Supply Teaching: What are the pros and cons?

At the heart of supply teaching is a question. Specifically, ‘what does it offer?’. I know this seems like a pretty basic thing to say and you may be surprised by me even asking the question but when it comes down to brass tacks, what are we expecting from supply work? What do we really want from our experience in supply teaching and how will it help us grow as an educator? Well let’s break it down, shall we…

Supply teaching is a great route for better work-life balance and flexibility. It provides freedom and mobility to travel, take in new experiences, or even work overseas. It may also help with your CV as well as providing a platform for you to gain experience across different styles of teaching. However, supply teachers need to be aware that there are some pitfalls that come with the job:

No guarantee of hours means no guaranteed income – this is a big risk if you rely on a regular income to make ends meet each month

You have little control over where you are placed – will it fit in around your own commitments? You may not like the schools/environment/students..This can create difficulties when placement does not turn out as expected so maintaining flexibility is essential for smoothing these risks.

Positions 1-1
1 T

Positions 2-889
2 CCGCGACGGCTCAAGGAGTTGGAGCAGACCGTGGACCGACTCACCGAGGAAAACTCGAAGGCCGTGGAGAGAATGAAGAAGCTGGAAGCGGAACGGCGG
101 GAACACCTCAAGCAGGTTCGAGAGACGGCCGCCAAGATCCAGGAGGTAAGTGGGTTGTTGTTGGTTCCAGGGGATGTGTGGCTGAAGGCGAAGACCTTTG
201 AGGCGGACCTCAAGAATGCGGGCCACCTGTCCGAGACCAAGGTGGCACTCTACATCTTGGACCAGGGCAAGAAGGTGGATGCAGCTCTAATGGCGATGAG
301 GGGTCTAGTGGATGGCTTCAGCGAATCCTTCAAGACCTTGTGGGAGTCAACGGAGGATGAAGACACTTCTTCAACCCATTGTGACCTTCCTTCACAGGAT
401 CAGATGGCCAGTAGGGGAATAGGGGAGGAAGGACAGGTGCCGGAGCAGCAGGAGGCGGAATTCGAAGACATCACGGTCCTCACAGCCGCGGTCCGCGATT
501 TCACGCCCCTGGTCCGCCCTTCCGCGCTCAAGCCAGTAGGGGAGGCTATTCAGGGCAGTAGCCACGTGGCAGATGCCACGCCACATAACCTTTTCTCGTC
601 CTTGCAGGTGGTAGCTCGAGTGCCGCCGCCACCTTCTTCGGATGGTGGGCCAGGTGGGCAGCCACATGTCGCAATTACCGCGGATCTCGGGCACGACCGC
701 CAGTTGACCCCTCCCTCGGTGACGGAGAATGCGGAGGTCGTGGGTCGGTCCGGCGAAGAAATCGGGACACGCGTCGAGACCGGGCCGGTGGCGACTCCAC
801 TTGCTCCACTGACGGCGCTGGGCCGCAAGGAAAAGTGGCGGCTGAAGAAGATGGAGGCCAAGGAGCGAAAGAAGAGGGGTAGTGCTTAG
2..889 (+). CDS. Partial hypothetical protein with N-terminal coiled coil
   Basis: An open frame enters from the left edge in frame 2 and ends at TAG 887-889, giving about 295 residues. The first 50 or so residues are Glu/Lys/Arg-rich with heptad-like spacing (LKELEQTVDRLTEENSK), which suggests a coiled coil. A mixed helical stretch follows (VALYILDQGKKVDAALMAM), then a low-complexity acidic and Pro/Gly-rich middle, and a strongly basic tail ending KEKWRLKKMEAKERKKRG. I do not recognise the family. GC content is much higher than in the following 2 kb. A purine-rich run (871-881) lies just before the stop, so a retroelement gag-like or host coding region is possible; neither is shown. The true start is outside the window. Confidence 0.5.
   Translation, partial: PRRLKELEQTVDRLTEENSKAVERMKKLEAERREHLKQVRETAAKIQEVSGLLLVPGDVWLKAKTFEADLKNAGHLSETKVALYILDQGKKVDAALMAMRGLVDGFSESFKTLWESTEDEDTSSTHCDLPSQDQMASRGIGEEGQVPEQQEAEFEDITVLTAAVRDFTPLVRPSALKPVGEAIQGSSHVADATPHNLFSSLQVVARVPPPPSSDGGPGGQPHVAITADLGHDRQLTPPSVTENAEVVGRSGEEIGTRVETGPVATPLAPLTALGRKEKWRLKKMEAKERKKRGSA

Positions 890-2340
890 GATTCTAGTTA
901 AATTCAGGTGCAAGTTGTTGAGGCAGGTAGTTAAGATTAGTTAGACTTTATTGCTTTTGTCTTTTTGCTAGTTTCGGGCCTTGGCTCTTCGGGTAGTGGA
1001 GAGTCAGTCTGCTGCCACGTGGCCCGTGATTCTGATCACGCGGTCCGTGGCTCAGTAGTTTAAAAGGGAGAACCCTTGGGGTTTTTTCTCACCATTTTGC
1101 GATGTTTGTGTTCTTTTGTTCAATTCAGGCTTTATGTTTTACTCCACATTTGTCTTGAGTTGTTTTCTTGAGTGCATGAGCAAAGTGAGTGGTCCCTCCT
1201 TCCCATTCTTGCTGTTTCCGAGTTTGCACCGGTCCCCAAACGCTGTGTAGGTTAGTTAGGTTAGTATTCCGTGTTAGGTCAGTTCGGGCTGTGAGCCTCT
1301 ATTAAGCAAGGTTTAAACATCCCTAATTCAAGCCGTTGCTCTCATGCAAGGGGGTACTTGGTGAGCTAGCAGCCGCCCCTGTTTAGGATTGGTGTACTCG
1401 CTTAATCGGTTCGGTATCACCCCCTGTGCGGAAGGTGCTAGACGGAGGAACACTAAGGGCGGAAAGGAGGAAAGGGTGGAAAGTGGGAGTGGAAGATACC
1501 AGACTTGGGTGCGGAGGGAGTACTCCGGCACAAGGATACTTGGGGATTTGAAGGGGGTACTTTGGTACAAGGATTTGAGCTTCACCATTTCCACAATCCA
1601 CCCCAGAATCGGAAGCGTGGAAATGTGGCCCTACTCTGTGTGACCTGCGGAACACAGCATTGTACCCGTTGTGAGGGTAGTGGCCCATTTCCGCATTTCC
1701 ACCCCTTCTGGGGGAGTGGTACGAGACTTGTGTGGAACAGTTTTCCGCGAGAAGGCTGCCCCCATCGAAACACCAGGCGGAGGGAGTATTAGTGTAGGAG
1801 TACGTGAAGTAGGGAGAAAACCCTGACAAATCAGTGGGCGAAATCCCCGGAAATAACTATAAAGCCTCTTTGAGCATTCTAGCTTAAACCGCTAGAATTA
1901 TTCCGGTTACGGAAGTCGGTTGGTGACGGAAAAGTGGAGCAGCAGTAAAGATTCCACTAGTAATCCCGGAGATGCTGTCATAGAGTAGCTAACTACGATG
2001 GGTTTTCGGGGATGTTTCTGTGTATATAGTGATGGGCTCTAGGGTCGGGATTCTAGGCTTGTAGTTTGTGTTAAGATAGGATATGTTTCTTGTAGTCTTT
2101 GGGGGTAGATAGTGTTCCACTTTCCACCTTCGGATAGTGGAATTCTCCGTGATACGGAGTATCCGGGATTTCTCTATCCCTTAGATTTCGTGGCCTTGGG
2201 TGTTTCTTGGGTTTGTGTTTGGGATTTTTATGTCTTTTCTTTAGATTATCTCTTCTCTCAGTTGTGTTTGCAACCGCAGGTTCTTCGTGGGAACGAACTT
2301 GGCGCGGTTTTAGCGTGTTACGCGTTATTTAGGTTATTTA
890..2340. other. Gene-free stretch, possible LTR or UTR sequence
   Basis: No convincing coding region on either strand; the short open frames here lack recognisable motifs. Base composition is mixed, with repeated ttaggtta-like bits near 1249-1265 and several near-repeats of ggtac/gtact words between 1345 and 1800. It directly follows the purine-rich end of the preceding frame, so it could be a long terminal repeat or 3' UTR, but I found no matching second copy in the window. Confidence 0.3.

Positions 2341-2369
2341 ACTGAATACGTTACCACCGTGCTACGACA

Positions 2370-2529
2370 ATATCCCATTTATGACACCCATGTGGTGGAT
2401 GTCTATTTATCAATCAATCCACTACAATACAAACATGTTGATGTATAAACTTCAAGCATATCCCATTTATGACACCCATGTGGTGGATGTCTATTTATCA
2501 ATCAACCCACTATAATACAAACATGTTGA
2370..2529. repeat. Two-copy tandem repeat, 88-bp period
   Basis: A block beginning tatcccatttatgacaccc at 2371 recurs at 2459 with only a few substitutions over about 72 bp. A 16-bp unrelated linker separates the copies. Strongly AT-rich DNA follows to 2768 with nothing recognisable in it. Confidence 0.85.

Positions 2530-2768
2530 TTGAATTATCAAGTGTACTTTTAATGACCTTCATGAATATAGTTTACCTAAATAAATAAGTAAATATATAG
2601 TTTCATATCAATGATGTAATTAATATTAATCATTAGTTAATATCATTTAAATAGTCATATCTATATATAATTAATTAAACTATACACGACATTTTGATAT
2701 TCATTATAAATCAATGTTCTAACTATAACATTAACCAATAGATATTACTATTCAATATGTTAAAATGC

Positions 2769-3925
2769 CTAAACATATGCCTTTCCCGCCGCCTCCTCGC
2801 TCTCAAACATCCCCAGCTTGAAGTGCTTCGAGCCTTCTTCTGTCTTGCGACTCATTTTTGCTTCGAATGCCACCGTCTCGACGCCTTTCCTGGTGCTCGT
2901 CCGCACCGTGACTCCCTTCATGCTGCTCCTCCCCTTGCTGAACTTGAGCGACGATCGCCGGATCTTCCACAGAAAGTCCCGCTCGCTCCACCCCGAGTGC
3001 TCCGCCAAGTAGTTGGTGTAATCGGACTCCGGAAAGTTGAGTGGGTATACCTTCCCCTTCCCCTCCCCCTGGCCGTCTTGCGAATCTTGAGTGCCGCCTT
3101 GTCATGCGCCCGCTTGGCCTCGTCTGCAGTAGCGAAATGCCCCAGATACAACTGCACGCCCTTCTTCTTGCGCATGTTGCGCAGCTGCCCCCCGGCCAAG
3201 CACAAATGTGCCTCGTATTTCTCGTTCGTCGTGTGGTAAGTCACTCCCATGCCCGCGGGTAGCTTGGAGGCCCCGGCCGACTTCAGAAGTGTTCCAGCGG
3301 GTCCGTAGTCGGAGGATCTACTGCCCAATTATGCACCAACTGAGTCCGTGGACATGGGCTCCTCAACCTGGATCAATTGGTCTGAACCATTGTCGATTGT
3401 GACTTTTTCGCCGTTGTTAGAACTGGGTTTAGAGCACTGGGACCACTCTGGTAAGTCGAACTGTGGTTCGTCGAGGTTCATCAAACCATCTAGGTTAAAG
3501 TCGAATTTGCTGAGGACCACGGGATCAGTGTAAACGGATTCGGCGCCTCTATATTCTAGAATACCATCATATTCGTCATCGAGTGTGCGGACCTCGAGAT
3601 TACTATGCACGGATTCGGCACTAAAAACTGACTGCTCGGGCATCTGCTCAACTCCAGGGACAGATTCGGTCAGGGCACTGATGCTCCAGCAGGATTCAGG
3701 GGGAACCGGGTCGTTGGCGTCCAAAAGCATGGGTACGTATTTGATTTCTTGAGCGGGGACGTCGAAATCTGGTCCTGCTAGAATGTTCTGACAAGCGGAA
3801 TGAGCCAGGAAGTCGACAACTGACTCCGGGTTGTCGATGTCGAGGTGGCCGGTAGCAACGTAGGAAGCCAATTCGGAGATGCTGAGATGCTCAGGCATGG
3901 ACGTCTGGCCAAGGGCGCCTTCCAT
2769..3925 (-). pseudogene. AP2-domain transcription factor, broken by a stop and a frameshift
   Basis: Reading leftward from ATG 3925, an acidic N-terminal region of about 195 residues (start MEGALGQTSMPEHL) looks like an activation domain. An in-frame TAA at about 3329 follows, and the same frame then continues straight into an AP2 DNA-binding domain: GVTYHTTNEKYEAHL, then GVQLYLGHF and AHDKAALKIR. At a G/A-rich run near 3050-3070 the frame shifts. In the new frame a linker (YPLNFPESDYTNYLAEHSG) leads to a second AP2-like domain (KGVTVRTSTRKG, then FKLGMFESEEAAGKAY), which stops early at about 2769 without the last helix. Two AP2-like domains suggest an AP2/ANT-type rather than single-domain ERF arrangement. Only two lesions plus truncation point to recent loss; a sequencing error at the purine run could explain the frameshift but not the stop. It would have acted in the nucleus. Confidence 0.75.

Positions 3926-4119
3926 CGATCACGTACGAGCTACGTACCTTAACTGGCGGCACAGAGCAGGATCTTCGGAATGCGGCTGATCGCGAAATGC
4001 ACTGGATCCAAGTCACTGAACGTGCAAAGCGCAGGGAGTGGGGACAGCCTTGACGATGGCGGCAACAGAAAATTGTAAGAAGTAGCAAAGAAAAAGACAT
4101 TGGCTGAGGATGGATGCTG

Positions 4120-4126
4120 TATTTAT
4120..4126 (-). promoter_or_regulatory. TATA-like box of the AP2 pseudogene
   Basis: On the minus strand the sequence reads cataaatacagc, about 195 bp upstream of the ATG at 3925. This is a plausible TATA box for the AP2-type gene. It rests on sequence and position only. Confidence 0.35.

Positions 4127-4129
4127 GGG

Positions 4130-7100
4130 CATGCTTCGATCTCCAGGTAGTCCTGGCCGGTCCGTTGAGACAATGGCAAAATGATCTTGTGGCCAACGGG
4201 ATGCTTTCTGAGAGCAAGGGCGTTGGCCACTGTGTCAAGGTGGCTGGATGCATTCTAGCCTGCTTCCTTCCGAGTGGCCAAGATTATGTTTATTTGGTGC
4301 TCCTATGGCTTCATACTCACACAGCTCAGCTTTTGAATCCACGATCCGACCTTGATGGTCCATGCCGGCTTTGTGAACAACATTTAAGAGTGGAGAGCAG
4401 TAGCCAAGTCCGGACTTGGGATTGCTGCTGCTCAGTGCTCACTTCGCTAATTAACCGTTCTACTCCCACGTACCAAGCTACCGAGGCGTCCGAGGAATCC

Quiet periods can and will occur, so you have to budget accordingly and ensure you have savings in place for those times where work is hard to come by.

You get paid for work you do but, unless you have negotiated a fee per lesson you will not be paid for preparation time or prep. It takes time to build up good relations with the schools – it can take months before an agency is working at full capacity and getting regular placements. In some cases, this might mean that your first summer holiday of any length becomes a big question mark if there are no hours scheduled beforehand. It may feel like a tricky start financially if you need to dip into savings hard during those early months as well.

That said, with a great teaching agency that cares about you, has plenty of work because of their longstanding relationships with schools, you’ll certainly be in a good place, to take on as much or as little supply teaching work that you like.

How much is a good agency worth? In my view, it’s priceless especially when supply teaching Cambridge. If you’re working for an agency, they will pay your tax and national insurance contributions on any work you do for them – even if you only teach a couple of hours here or there, so you can end up doing very well financially. You do, however, need to choose an agency that sees you as something more than another number. A good agency will put their faith in you and take the time to understand your abilities and passions.